Ohio Star Barn Quilt
It is warm enough to finally put together a small barn quilt project. I have been wanting to make a barn quilt for about 5 years now. Unfortunately, I have no barn. In fact, I live in HOA-suburban-America-land. (Ok, but it would be awesome if I could just hang a barn quilt over my garage!) Thankfully, my parents live in a rural area where a barn quilt would look awesome. My quilty-mom doesn’t seem to object to the idea of getting a barn quilt as a gift.
How To Make a Barn Quilt
Unlike traditional barn quilts, designed to be seen from the highway on fabulous barn quilt trail drives, this project will be 4′ x 4′ and hang in a large backyard.
Please keep in mind: This is not the exact science of all things woodworking and painting. This is how I made my little barn quilt.
First up, I priced the plywood. Turns out it is much more cost effective to buy a large sheet of plyboard and have the folks at the home improvement store cut it in half. Hooray – I have a spare piece for when I mess up the first piece!
Side note– If you really do screw up the first try, you can always flip the wood over to the back before you have to bust out the second piece.
This is a “here’s what I bought” list.
- Interior/Exterior Spray Paint
- Painter’s Tape
- Paint Brush
- Kilz 2 Primer
- Ruler (not pictured)
- Pencil (not pictured)
- Poster board (not pictured)
I might still go back and buy a sealer used for exteriors, even though the paint and primer is rated for outdoor use. I just didn’t grab it on the first day.
The hardest part of this project was determining which block to use. For the first, traditional barn quilt, I decided to go with the uber-traditional Ohio Star quilt block in patriotic colors. Maroon, Navy, and Cream. I thought the darker colors would wear better over time. – I’ll let you know in a few years if that holds true. –
Step 1– Prime the whole 4′ x 4′ square with Kilz2. Make sure to add the primer to the edges to give them a bit of a seal.
Step 2– Use quilter’s ruler, measuring tape, woodworking square or other tools to measure out your supersized design onto the white plyboard. Make all marks, lightly with a pencil. A traditional Ohio Star finishes at 12″ x 12″. Each of the 9-patch sections would be 4″ square. For this much larger block, it finishes at 48″ x 48″ and each of the patches are 16″ square, if that helps.
If you are feeling computer savvy, you can find a block in EQ7, changed the finished dimensions to be 48″ x 48″ and let the software do the math for you. See how I did that on a different block, here.
Step 3– Roughly paint in the lightest color. I didn’t mask off this area at all. I made sure to over-spray all the cream colored areas. It will always be easier to cover the cream with dark paint, rather than the other way around.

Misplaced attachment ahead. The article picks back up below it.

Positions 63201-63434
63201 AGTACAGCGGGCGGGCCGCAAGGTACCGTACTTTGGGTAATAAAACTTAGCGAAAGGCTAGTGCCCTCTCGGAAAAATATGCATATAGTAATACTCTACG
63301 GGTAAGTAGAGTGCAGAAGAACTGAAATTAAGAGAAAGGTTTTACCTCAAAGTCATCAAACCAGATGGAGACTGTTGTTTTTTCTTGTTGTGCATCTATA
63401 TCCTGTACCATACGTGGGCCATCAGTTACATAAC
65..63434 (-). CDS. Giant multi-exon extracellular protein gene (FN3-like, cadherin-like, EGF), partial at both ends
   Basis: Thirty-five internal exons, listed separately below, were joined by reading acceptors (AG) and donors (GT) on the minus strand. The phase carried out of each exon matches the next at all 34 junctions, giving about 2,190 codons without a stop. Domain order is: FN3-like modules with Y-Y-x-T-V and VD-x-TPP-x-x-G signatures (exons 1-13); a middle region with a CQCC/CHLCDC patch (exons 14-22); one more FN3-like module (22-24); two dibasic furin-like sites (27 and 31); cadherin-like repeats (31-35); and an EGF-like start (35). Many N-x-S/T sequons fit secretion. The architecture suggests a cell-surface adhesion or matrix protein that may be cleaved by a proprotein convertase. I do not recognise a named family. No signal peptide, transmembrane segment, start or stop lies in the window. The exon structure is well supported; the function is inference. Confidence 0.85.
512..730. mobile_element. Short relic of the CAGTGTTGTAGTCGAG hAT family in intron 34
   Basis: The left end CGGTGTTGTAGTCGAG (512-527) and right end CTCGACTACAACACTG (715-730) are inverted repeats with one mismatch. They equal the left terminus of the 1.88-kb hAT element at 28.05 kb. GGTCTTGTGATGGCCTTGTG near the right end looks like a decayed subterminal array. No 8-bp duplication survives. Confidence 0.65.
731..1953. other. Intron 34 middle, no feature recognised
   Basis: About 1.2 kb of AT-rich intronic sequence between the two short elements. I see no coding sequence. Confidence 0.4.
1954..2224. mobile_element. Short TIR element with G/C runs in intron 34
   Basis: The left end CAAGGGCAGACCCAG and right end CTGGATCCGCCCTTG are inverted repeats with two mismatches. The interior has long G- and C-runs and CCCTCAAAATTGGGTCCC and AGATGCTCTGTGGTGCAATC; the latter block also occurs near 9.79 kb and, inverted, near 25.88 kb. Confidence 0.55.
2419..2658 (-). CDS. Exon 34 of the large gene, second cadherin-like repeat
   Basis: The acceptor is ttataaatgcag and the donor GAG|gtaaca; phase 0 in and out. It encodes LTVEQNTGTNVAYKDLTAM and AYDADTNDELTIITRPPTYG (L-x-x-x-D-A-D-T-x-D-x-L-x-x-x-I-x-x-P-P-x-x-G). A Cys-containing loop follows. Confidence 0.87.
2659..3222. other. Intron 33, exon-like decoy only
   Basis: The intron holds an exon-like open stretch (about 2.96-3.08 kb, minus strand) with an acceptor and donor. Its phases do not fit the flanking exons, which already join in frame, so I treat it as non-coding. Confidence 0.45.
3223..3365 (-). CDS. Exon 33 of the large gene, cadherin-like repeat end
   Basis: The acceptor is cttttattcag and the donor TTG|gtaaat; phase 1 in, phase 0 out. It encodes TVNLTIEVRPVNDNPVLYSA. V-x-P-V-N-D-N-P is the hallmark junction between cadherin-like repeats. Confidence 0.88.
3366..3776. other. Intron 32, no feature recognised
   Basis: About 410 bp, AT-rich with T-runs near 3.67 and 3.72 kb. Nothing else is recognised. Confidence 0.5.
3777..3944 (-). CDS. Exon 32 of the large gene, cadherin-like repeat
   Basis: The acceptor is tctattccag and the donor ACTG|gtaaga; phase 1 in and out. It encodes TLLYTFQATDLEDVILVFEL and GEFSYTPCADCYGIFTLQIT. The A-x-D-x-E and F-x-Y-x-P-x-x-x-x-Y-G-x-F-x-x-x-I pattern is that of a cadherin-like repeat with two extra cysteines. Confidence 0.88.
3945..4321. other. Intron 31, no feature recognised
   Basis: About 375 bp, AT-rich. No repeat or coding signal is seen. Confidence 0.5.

Step 4– Decided which color you want to tackle first. I chose blue.
- Cut the poster board into large rectangle chunks. This will help with over-spray and wind.
- Lay the poster board about 1/2″ away from the light pencil lines.
- Tape directly on the pencil line and over the poster board.
- Work your way around the design, reusing the poster board. I didn’t reuse any of the tape.
So here’s a HUGE tip for you if you are using spray paint: Do not paint towards the taped area. This will make the paint seep under the tape and bleed a bit. Spray the paint along the taped edge with the spray pointed towards the middle of the shape. Once all the edges are painted, paint the center of the shape. Of course, I figured this out about three-quarters the way through the project.
On the upside: Any bleed or over-spray really cannot be seen from a distance, so that problem will work itself out. If it really bothers you, though, you can spray paint a small “puddle” onto a paper plate and, with a smaller detail brush, cover up the bleed areas.
Step 5– Once color one dries, move on to color two. Mask off the shapes in the same manner and work around the plywood.
The traditional Ohio Square quilt block has a big square patch in the center of the block. After brainstorming with my 9yo, we decided to make a diamond shape in the center, instead.
This is my barn quilt block, finished. …or is it… Thanks to the magic of photoshop (which, you know I super-love photoshop) I added some square-in-a-square triangle settings for that diamond.
The piece isn’t sealed yet. What should I do? Leave it with a floating red diamond (choice 1) or add in the blue setting triangles (choice 2)?
I’ll be sure to post the barn quilt installed, so you’ll be able to see which choice wins out.
AND, it looks like I will have a whole second piece of plywood to make a barn quilt for my tiny backyard fence. Stay tuned.
Updated to add: It is recommended to me to seal the plywood with marine varnish/sealer. Evidently that stuff is the best of all-weather sealers.